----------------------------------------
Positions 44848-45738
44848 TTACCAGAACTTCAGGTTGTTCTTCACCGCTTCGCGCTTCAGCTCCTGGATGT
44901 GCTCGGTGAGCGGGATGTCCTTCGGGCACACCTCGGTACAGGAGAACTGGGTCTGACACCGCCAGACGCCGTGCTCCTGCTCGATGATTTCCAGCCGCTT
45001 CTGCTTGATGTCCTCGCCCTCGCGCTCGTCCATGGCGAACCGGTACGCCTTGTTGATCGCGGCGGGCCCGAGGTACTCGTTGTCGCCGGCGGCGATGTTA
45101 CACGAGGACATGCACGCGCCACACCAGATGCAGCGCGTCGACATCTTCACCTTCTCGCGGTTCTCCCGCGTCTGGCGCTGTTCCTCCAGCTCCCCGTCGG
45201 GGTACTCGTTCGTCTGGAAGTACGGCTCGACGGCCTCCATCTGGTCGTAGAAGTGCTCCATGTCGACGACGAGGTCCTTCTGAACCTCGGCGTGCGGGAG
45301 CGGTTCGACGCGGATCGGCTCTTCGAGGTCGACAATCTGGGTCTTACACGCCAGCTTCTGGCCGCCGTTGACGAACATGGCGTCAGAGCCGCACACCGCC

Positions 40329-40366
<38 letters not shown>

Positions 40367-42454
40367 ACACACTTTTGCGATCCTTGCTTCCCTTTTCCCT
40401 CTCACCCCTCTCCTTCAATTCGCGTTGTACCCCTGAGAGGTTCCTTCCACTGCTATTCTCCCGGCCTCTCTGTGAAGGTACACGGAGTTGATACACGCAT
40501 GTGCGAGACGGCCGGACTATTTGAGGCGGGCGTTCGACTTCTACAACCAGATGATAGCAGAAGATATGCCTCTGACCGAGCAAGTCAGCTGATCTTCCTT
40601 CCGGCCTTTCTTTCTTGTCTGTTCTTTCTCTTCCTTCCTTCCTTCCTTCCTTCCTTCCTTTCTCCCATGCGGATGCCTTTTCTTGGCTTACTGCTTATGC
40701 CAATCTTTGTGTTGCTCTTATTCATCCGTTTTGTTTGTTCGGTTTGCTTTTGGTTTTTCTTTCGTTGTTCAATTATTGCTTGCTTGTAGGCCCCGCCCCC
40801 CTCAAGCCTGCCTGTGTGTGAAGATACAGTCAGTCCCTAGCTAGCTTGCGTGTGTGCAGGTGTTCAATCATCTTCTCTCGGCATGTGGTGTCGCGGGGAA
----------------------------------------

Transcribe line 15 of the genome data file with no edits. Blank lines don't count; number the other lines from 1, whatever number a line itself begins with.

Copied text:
40701 CAATCTTTGTGTTGCTCTTATTCATCCGTTTTGTTTGTTCGGTTTGCTTTTGGTTTTTCTTTCGTTGTTCAATTATTGCTTGCTTGTAGGCCCCGCCCCC